“The consolidation will entail three types of events. Existing players or new cash-rich entrants will acquire the smaller or cash-hungry players. The mid-size or larger players in joint ventures with weak Indian promoters will sell their stake to existing foreign joint venture partners, which will shift control to foreign entities in the private life insurance space. Third, the large or mid-size insurers with non-banking promoters will forge joint ventures with large banks or bank-controlled insurers," said the head of a large private sector life insurer on condition of anonymity.

Navi Technologies Pvt. Ltd, which Flipkart co-founder Sachin Bansal leads, is in talks to buy Kishore Biyani’s life insurance venture, Future Generali India Life Insurance Co. Ltd, in a 1,400 crore- 1,500 crore deal, two people aware of the discussions said.

In April, Axis Bank Ltd said it had become a co-promoter of Max Life Insurance Co. Ltd after the acquisition of a 12.99% stake in the company.

Axis Bank announced its intent to buy a 30% stake in Max Life Insurance for around 1,530 crore in April last year.

On 11 August, Mint reported that the billionaire Burman family will pare its stake and cede majority control in Aviva Life Insurance Co. India Ltd to its foreign joint venture partner UK’s Aviva Plc as part of a plan to raise capital for its core consumer goods business.

Last year, the Burman family talked with Bansal about a potential stake sale of the family in Aviva. “Discussions and negotiations with Sachin Bansal were over in March, and we were not able to come to any conclusion. Aviva will increase the stake (in Aviva Life) by buying (stake) from the family. The valuation exercise is going on," Mohit Burman, vice chairman of Dabur India (the flagship of Burman family’s group of companies), said.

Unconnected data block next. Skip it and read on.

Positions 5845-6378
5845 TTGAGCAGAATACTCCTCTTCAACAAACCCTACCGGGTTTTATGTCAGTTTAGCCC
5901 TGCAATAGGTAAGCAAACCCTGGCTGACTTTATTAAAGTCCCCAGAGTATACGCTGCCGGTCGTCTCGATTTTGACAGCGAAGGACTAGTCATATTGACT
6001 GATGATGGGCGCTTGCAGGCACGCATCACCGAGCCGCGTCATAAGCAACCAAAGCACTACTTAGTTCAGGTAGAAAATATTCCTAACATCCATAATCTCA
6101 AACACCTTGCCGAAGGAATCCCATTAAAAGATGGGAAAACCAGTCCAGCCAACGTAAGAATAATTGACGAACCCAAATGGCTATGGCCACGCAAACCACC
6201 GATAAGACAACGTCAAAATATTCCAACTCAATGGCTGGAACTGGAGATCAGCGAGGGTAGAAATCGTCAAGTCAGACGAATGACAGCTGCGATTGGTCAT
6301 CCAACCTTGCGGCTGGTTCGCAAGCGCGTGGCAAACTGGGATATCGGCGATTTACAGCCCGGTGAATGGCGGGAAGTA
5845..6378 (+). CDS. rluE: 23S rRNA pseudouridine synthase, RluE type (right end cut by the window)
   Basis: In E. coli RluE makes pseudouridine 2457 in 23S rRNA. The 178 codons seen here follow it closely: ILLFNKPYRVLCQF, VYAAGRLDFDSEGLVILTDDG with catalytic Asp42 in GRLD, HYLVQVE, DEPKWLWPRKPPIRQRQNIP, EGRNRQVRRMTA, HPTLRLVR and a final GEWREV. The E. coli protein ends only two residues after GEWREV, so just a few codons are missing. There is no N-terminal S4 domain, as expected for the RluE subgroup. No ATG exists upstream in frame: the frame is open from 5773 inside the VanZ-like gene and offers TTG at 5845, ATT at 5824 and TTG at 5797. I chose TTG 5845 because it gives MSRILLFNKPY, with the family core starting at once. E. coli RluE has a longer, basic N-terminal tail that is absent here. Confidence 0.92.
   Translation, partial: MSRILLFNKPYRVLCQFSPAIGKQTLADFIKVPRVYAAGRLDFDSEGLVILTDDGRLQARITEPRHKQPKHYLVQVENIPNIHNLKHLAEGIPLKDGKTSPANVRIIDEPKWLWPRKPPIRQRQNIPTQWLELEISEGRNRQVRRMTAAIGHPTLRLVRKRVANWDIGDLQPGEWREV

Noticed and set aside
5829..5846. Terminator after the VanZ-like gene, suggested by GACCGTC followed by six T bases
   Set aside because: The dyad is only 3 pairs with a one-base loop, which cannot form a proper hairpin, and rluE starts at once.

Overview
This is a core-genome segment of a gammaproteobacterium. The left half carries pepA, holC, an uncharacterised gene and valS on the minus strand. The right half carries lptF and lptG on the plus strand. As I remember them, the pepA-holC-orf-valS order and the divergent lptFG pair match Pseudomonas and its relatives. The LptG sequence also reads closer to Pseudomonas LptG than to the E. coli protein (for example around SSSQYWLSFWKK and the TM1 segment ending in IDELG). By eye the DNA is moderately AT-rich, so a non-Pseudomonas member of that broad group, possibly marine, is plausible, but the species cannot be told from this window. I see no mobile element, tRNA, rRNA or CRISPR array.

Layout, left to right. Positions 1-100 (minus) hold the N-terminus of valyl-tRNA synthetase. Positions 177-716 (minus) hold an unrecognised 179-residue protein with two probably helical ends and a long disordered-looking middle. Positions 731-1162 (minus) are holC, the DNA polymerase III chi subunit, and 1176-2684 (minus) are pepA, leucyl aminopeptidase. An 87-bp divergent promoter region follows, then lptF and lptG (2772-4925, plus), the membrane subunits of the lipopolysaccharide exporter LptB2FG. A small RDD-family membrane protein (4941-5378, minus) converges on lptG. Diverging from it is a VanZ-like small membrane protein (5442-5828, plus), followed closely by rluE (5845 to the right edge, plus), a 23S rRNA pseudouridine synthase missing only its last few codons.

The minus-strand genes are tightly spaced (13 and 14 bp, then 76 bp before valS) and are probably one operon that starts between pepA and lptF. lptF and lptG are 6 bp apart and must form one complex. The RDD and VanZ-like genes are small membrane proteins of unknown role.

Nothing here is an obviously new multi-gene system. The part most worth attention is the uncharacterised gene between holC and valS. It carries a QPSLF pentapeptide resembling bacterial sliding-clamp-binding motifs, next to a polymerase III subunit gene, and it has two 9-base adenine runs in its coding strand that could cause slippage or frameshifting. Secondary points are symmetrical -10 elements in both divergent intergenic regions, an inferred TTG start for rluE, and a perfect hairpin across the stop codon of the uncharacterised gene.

The deal will see the Burman family stake drop to 26% from the current 51% in Aviva Life, while Aviva’s holding will rise to 74%, giving the foreign partner control of the life insurer.

The government hiked foreign direct investment (FDI) in insurance from 49% to 74%, further accelerating the pace of consolidation. “We will have to wait and watch how the FDI guidelines play out with each entity. For most players, especially the smaller companies, it may well mean that some fresh capital may flow in and help them grow. It’s an opportunity for foreign players to strengthen their presence further here and bring about best practices in services and efficient processes," Chugh said.

“As we go ahead, maybe we will see some of these smaller companies develop strong niches and offer something exclusive and unique for customers. It will help them move ahead on their growth path," Chugh said.

Manufacturing firms are in deep stress because of covid and cannot bring in capital.mint
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Manufacturing firms are in deep stress because of covid and cannot bring in capital.mint